You can never say it too many times: in order to reach an agreement with the other side during a sales negotiation, you ALWAYS have to make some sort of concession(s). The trick to doing this correctly is to make sure that you don’t make so many concessions that when a deal is struck that you’re left feeling that you didn’t get a good deal.
Once upon a time I was in the process of moving to start a new job and had to sell my house. I had found an interested buyer and we were in the processing of negotiating a selling price. We had gotten pretty close to an agreement, but we were not quite there.
I knew that all of the appliances in the house were pretty much on their last legs, and I was concerned that the buyer was going to ask me to replace them as a part of the deal. I has already moved so that would have been a big inconvenience to contract out the work, oversee it, and pay for it. However, the buyer only came back and asked me to replace the hot water heaters. I negotiated just paying him cash to have him take care of it and then we were able to strike a deal.
[Editors Note: I later found out that he pocketed the cash that I gave him, didn’t fix the hot water heaters which were in the attic, and shortly thereafter they failed and flooded the house. Ouch – there’s a lesson in there somewhere]
Here are few additional guidelines on how to make concessions work for you during your next sales negotiation:
- Try to not negotiate using so-called “funny money” – taxes, credit cards, monthly payments, and interest rates. Stick to the real stuff that everyone understands.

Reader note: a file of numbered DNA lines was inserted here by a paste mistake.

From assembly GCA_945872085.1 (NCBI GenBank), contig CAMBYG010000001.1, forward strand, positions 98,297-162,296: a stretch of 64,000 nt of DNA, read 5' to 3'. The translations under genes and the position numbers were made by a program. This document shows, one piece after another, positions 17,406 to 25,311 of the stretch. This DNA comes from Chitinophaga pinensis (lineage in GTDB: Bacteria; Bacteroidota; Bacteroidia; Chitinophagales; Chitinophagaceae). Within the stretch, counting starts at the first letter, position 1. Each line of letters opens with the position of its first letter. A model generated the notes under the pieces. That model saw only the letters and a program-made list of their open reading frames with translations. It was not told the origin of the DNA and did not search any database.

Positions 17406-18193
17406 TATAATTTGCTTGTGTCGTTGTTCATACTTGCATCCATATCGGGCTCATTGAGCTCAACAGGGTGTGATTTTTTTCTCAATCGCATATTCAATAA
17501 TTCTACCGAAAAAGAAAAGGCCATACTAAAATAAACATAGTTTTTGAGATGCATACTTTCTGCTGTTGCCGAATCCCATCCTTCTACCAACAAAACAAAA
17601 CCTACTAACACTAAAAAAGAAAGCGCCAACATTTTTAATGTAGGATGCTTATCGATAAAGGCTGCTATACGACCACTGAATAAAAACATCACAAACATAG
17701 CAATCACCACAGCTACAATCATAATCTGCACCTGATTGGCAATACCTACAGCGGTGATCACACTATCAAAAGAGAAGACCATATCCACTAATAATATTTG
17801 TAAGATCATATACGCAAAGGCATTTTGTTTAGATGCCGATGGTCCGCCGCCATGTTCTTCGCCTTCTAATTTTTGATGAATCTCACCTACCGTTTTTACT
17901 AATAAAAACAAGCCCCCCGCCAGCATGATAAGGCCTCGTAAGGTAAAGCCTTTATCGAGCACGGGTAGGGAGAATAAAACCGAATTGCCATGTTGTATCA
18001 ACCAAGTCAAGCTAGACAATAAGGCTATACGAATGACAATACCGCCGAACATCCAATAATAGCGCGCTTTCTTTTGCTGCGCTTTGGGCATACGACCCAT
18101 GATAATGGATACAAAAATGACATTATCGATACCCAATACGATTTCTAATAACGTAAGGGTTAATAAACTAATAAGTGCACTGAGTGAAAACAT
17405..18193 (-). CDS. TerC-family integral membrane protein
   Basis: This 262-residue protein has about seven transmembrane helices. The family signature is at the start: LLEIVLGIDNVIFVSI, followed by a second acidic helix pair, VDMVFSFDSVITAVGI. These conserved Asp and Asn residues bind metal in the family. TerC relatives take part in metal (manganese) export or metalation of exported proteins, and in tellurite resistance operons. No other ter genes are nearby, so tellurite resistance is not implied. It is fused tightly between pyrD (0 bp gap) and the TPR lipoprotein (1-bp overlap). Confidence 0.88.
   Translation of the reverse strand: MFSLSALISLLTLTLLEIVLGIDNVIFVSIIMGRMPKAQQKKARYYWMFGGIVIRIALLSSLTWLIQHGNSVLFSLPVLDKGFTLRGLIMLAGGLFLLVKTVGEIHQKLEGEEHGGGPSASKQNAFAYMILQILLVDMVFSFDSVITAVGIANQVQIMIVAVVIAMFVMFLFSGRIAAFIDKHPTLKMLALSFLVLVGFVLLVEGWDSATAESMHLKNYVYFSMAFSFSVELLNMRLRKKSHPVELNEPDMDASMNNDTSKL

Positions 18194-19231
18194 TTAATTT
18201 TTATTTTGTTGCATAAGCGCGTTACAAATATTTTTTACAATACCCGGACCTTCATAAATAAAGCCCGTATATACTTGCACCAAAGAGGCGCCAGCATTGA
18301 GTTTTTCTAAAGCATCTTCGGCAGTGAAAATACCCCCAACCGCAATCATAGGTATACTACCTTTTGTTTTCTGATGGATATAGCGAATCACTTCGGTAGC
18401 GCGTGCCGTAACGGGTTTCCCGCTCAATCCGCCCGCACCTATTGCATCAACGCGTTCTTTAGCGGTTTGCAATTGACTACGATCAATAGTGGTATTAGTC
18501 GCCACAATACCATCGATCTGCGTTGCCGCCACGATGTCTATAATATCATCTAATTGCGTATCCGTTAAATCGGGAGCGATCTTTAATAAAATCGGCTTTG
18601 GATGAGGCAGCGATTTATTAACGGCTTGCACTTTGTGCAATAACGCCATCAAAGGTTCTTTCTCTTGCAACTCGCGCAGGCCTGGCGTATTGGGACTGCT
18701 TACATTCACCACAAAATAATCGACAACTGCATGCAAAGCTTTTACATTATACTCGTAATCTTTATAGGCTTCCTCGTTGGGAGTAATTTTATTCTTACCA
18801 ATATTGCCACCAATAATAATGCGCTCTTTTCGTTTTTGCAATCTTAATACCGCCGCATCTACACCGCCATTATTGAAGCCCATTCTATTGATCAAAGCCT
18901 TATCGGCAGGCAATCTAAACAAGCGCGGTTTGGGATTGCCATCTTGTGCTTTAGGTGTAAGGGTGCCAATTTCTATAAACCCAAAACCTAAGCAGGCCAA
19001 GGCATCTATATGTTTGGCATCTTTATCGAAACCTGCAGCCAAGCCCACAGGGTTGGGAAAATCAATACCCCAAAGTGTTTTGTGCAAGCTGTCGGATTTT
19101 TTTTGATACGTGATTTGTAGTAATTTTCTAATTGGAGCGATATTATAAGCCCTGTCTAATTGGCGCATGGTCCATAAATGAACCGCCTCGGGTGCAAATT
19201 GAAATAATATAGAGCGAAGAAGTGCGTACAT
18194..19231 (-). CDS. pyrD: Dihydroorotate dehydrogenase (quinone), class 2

- Understand and use the power of the word “no”. All too many sales negotiators are afraid to use this word. If you use it over and over again, eventually the other side will come to believe that you really mean it. Persistence pays!
- In the heat of a sales negotiation, it can be easy to lose track of what really matters to you. Make sure that you keep a list of what’s important to you (and what’s important to the other side) and look at it often.
- If you make a concession that you later on decide was a bad idea, have the courage to step back from that concession. Remember that until the sale is signed for, everything can be re-negotiated. Not stepping back from a previous concession because of pride is one of the biggest mistakes that you can make.
- Throttle the other side’s expectations. You are in charge of how many concessions you make and how fast you make them. If you give too much away too soon, then the other side will start to expect even more.
When you negotiate, which of these suggestions do you think is the most important? Did I leave anything off of my list? Should anything be removed from the list? Leave me a comment and let me know what you are thinking.